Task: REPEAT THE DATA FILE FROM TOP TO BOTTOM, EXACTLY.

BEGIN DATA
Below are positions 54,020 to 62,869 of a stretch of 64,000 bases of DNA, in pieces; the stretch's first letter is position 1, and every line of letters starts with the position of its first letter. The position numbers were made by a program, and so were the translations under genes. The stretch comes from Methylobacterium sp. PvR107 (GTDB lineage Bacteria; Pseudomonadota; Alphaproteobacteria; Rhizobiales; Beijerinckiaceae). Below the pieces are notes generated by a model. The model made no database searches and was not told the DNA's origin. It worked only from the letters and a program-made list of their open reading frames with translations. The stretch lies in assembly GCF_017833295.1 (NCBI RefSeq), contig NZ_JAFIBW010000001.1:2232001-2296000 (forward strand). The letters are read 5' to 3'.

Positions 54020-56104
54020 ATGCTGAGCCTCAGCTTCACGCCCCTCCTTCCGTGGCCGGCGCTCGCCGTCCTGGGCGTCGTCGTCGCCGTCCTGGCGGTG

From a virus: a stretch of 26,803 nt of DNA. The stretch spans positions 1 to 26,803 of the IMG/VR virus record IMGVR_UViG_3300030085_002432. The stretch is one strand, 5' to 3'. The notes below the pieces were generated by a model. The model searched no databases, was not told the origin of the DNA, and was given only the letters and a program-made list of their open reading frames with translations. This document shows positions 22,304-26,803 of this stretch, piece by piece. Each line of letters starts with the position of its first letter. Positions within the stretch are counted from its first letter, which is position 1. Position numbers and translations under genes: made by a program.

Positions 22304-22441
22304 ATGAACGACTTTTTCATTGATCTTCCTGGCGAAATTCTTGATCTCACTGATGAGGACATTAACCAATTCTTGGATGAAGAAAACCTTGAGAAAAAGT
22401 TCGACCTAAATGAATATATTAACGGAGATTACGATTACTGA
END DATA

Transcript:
Below are positions 54,020 to 62,869 of a stretch of 64,000 bases of DNA, in pieces; the stretch's first letter is position 1, and every line of letters starts with the position of its first letter. The position numbers were made by a program, and so were the translations under genes. The stretch comes from Methylobacterium sp. PvR107 (GTDB lineage Bacteria; Pseudomonadota; Alphaproteobacteria; Rhizobiales; Beijerinckiaceae). Below the pieces are notes generated by a model. The model made no database searches and was not told the DNA's origin. It worked only from the letters and a program-made list of their open reading frames with translations. The stretch lies in assembly GCF_017833295.1 (NCBI RefSeq), contig NZ_JAFIBW010000001.1:2232001-2296000 (forward strand). The letters are read 5' to 3'.

Positions 54020-56104
54020 ATGCTGAGCCTCAGCTTCACGCCCCTCCTTCCGTGGCCGGCGCTCGCCGTCCTGGGCGTCGTCGTCGCCGTCCTGGCGGTG

From a virus: a stretch of 26,803 nt of DNA. The stretch spans positions 1 to 26,803 of the IMG/VR virus record IMGVR_UViG_3300030085_002432. The stretch is one strand, 5' to 3'. The notes below the pieces were generated by a model. The model searched no databases, was not told the origin of the DNA, and was given only the letters and a program-made list of their open reading frames with translations. This document shows positions 22,304-26,803 of this stretch, piece by piece. Each line of letters starts with the position of its first letter. Positions within the stretch are counted from its first letter, which is position 1. Position numbers and translations under genes: made by a program.

Positions 22304-22441
22304 ATGAACGACTTTTTCATTGATCTTCCTGGCGAAATTCTTGATCTCACTGATGAGGACATTAACCAATTCTTGGATGAAGAAAACCTTGAGAAAAAGT
22401 TCGACCTAAATGAATATATTAACGGAGATTACGATTACTGA